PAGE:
The first two cruises of this project sampled the Amazon plume during the low- and high-flow periods of 2010 and 2011, respectively.  The structure of the plume was quite different in the two years, with a much larger plume extending well to the east of the South American coastline in 2011.  Although the Amazon River introduces substantial quantities of dissolved nutrients to the Atlantic, nutrient concentrations decreased rapidly within the plume as water moved away from the river mouth, and the ratio of nutrients in surface waters was consistent with strong nitrogen limitation of primary production.  The isotopic composition of particles and zooplankton provided an index to the relative importance of different nutrients sources in supporting biological production, and we found that nitrogen fixation contributed a significant fraction of the total nitrogen needed by plankton in this region.  Interestingly, the highest rates of nitrogen fixation occurred in fresher water than we originally expected, suggesting that the plume proper is a critical site of this important biogeochemical process.  Measurements of the isotopic composition of zooplankton provided strong evidence for close coupling of secondary (animal) production to nitrogen fixation throughout the region.  The third ANACONDAS cruise in 2012 was the first to sample within Brazilian waters, providing our first direct access to the high nutrient and high sediment-load source waters of the Plume. The major contributions of the Montoya group to the ANACONDAS project included extensive measurements of the concentrations of nutrients in the Western tropical Atlantic as well as the first assessments of the flow of nitrogen through the planktonic community from phytoplankton to zooplankton.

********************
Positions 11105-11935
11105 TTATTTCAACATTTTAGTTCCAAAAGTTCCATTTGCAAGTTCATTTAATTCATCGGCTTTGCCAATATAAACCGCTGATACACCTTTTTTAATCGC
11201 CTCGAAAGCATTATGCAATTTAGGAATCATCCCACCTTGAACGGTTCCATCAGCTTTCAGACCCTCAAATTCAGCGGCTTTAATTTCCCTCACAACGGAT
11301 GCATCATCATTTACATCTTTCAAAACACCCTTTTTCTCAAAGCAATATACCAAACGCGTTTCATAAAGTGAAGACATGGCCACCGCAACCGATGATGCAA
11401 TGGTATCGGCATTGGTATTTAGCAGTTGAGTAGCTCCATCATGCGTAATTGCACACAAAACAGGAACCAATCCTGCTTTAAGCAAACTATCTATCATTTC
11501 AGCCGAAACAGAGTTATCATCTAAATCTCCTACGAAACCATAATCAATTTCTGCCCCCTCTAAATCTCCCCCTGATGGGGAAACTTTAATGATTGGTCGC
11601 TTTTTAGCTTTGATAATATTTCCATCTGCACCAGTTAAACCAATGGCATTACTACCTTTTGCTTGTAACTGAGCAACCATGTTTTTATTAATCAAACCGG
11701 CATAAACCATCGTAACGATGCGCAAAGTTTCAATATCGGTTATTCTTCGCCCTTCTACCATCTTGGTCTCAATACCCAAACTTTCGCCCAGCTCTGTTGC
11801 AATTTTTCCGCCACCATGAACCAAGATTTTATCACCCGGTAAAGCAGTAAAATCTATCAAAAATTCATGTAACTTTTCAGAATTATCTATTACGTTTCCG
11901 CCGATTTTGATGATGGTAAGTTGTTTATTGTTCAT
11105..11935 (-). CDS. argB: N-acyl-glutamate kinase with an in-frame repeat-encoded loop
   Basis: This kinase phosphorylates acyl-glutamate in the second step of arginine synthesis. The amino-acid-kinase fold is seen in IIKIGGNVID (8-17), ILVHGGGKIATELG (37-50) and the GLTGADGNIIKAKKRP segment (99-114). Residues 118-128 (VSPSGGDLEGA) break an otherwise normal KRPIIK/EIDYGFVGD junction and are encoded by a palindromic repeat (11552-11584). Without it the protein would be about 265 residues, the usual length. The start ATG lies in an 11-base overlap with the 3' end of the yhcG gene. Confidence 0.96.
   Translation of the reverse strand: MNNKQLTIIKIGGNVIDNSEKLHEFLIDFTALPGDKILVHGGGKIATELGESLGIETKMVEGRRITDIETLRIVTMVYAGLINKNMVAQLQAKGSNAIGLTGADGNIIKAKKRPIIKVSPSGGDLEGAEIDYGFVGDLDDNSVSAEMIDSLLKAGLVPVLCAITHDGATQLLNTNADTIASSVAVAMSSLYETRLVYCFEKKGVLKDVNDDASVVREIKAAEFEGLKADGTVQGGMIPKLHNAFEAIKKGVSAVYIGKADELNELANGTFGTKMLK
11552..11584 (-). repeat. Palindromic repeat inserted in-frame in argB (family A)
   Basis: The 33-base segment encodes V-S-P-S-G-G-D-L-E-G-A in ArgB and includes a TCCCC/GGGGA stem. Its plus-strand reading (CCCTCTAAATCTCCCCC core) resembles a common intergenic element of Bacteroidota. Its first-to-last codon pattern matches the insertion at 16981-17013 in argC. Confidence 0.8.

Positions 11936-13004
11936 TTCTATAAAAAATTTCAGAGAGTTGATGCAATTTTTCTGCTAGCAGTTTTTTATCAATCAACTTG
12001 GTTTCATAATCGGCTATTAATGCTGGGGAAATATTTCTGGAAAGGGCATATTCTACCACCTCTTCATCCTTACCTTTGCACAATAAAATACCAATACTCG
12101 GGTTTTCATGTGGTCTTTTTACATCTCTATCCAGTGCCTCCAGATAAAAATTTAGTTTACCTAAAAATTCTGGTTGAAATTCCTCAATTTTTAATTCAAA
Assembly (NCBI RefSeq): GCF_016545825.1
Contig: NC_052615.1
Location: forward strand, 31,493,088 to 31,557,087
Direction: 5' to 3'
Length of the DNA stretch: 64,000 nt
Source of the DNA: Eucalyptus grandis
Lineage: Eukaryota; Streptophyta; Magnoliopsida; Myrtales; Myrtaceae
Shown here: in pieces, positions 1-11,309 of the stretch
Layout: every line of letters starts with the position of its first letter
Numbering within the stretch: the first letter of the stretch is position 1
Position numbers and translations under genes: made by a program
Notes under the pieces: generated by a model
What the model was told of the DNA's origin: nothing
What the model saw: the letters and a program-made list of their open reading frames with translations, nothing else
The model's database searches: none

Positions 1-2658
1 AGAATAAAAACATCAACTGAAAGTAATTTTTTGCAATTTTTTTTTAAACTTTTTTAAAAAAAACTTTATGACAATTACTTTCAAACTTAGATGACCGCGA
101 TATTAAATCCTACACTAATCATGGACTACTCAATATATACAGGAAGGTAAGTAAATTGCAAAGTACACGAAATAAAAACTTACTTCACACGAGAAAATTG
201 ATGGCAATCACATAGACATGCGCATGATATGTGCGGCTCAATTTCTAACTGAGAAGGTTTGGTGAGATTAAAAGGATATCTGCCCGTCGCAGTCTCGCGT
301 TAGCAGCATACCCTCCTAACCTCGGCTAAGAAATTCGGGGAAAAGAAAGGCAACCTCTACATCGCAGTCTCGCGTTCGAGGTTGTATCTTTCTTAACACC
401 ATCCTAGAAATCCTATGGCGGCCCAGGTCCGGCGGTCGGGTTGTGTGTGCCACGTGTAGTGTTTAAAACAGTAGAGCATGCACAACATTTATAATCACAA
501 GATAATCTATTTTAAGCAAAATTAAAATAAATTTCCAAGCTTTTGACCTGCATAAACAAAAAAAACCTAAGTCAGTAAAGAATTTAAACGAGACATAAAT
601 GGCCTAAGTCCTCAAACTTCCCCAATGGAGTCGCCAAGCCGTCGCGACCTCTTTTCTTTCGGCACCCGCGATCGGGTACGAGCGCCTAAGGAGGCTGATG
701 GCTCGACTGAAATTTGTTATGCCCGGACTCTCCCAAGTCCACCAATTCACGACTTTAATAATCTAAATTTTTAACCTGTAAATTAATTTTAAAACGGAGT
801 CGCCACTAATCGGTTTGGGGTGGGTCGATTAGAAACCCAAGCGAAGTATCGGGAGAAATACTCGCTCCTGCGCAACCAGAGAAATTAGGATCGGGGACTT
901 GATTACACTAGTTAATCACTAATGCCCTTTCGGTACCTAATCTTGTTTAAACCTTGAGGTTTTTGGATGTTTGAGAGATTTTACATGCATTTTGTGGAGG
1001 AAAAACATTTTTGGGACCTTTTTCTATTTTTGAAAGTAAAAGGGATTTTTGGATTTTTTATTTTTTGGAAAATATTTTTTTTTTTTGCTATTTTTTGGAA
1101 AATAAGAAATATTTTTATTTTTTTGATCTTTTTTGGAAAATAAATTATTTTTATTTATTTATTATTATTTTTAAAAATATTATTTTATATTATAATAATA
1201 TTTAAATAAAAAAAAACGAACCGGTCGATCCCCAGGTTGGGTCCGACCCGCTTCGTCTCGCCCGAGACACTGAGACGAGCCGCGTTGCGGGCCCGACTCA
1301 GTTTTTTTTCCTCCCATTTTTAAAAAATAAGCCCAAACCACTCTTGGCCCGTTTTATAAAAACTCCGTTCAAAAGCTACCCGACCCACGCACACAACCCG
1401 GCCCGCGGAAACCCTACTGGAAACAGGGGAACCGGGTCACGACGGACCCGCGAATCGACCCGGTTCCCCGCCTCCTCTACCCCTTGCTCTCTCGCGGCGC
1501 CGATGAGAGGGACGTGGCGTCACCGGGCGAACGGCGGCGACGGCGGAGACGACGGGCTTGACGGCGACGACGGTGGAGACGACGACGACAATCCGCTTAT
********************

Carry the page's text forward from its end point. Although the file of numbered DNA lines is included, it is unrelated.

The broader impacts of this project included extensive training of students at all levels, technicians, and postdoctoral scholars in oceanographic field research.  One undergraduate student who received REU supplement support is pursuing a career in ocean science, and one of the two postdoctoral scholars involved in this project has moved to a faculty position in Germany.  Our findings have been incorporated into course materials at Georgia Tech and have been shared with the general community through lectures and other public presentations.


Last Modified: 02/05/2015
Modified by: Joseph P Montoya